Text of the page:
Cat on a Hot Tin Roof by Tennessee Williams. Directed by Anthony Page. Set design by Maria Björnson. Costume design by Jane Greenwood. Lighting design by Howard Harrison. Sound design by Christopher Cronin. Music composed by Neil McArthur. Cast: Ashley Judd, Jason Patric, Ned Beatty, with Margo Martindale, Michael Mastro, Amy Hohn, Edwin C. Owens, Patrick Collins, Alvin Keith, Starla Benford, Jo Twiss, Pamela Jane Henning, Isabella Mehiel, Muireann Phelan, Zachary Ross, Charles Saxton.
It's always a bit rare in November to find the air as cold inside a theater as outside. At the Music Box, where a revival of Tennessee Williams's Cat on a Hot Tin Roof just opened, that seems to be exactly the case.
Well, much of the time anyway - the central heating does get turned on when Ned Beatty steps onstage. As Big Daddy, enterprising plantation owner and the patriarch of the Pollitt clan, Beatty's capable of melting the ice covering his fellow actors and much of the rest of Anthony Page's production when he makes an appearance.
While only somewhat imposing physically, Beatty's Big Daddy is emotionally towering, bearing the air of a man who truly has been through it all; he's earned his position in life with hard work, and he wants to hang onto it for as long as possible and leave it in good hands when he passes on. He's clearly the driving force, the generator from which the rest of the family's energy derives.
Or at least where it should derive. There's an alarming paucity of this feeling from every other actor on stage. Beatty's performance as the father of this unruly group is so clearly defined that it seems as if the other actors have forgotten their characters are supposed to be related to him.
In Williams's tense family drama, where every relationship and bond is suspect, the underlying recognition that these people are trapped by their blood is vital. It not only sustains the tension between the characters, but allows the story itself to make sense - this is a family where deception (or mendacity, to use a word often repeated during the play) is commonplace, so a successful production must articulate what has driven these people to this type of behavior.
Maggie is caught between her own uneven and unrewarding upbringing and the life of privilege that her marriage to Brick, Big Daddy's favored son, can afford her. But their union suffers in comparison, or so she thinks, to that of Brick's brother Gooper and his wife Mae, which puts her future in jeopardy. Brick has been driven to alcoholism by the untimely death of his best friend Skipper, in which he may have played a role, and is worried about how that death may reflect on him as a son and a man.
This is all exasperated by Big Daddy's medical condition - he believes (not without reason) that he's suffering only from a spastic colon, while the prognosis is indeed quite a bit worse. And, of course, everyone wants his or her fair share of Big Daddy's spoils: Maggie thinks everything will pass to her and Brick if they can conceive a child, while Gooper and Mae are determined to remind Big Daddy of all they have that Maggie and Brick do not.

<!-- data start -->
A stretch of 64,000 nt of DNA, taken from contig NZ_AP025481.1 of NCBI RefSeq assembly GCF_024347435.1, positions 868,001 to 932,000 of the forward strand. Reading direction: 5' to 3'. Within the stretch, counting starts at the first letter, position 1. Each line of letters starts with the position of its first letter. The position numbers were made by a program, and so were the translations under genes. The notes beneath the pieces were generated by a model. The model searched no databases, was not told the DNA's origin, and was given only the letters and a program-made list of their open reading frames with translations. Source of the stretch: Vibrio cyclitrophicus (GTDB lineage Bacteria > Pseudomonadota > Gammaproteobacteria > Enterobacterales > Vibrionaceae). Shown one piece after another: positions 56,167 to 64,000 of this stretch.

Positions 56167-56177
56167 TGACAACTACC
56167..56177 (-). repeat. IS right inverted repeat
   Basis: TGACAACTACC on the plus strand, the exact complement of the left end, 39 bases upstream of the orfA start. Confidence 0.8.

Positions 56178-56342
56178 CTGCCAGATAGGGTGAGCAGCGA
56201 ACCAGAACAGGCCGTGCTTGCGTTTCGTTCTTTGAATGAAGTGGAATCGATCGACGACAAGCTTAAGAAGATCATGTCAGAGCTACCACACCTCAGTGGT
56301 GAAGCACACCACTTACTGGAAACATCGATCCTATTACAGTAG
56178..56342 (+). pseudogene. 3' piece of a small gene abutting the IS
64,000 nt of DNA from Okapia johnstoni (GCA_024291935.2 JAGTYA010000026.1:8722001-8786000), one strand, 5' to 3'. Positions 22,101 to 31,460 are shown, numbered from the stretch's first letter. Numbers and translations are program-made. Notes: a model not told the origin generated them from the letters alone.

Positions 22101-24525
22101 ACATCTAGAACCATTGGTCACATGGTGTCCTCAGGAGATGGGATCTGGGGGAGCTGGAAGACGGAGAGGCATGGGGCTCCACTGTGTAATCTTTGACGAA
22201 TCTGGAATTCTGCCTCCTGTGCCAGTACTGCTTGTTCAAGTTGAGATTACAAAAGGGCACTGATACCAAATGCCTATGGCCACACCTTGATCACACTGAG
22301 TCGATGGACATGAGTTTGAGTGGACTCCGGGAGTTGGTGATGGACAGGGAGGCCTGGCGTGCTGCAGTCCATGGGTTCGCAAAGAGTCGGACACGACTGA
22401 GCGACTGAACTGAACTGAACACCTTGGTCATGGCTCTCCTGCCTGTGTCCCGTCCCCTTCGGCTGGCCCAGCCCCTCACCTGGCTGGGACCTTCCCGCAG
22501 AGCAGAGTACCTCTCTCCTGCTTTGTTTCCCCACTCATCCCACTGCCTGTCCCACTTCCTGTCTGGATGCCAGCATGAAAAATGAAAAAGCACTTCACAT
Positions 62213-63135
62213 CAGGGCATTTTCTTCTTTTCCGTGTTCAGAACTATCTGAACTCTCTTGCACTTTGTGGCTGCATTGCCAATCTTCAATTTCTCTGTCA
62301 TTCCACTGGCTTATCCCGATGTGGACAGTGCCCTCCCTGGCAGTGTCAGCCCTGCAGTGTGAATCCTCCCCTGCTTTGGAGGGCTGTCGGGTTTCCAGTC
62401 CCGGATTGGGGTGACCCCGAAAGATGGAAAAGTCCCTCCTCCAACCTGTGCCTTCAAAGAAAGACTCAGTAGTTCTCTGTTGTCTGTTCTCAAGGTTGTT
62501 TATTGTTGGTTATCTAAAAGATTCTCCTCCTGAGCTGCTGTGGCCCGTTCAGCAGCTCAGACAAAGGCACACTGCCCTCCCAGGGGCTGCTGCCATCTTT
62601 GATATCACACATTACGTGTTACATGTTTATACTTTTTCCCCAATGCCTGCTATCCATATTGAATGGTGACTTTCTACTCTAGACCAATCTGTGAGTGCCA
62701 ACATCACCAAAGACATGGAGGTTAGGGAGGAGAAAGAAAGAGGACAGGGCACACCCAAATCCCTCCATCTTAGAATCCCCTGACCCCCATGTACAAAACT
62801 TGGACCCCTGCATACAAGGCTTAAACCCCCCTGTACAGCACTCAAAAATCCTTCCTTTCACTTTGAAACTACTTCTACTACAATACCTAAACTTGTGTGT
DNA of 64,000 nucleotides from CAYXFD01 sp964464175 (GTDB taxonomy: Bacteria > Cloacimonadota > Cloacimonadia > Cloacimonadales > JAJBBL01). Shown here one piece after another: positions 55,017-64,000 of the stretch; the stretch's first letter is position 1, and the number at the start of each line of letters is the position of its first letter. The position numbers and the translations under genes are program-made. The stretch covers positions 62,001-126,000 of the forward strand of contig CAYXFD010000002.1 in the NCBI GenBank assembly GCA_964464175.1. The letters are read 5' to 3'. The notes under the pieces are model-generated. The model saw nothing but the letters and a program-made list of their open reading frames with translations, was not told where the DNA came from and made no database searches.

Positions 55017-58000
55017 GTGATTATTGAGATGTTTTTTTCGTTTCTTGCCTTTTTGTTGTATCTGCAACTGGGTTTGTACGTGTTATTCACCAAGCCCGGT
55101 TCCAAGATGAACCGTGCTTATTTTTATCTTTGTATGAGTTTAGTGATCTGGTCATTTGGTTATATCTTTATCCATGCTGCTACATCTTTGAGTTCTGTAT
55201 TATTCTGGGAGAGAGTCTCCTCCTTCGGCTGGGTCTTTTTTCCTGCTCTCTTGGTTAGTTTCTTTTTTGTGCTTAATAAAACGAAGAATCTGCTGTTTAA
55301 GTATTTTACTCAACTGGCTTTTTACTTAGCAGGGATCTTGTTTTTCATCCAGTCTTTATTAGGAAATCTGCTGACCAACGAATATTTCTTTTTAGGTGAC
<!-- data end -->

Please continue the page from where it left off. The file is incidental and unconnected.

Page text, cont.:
The show's fragile plotting begins to disintegrate and disinterest when the ill-defined personalities of this production's characters become evident. Like the late Maria Björnson's scenic design, which finds every other board missing from every visible surface of Maggie and Brick's bedroom, many of the performers' portrayals seem little more than half there.
Jason Patric, for example, seems capable of delivering Brick's lines with only two different vocal inflections, and his emotional range seldom moves far beyond vague amusement on one end of the spectrum and mild annoyance on the other. The show's centerpiece scene, in which Big Daddy confronts Brick with his alcoholism and forces him to examine his relationship with Skipper (the homosexual underpinnings of which are left intentionally ambiguous), is stultifying and one-sided; Beatty invests his work with great need and love, while Patric reacts blankly.
This vital scene is completely ineffectual and its failure renders much of the rest of the production futile. Without concrete definition for Brick, Maggie cannot be fleshed out properly, and indeed she's not - Ashley Judd's Maggie never seems to be suffocating under the threat of mediocrity. Her watery nature reflects on the Gooper and Mae of Michael Mastro and Amy Hohn, who provide no real threat and look like buffoons played for comic relief rather than a frightening vision of Maggie's future.
Margo Martindale, as Big Mama, then looks even more ineffectual, and her performance, while decently emotional, reads as emotionally stilted and in no way commanding. The rest of the actors, in small roles, seem to recognize they are in bit parts and generally act accordingly - even the children don't suggest the "no-neck monsters" of which Maggie is so terrified. Only Beatty defines his character well, but as he's present mostly in the second act and for only a few brief moments in the third, there may as well be a blinking "vacancy" sign atop the proscenium arch most of the rest of the time.
Jane Greenwood's costumes are nice enough, and Howard Harrison's lighting (when not trying to depict fireworks) well captures a southern summer, but the south's oppressive heat and the dynamics of these complicated relationships must come out in the performances and the direction, and they simply don't. The work of Page and most of his actors suggests that the cat of the title would more likely freeze to the roof, at least when Beatty's not around to heat things up.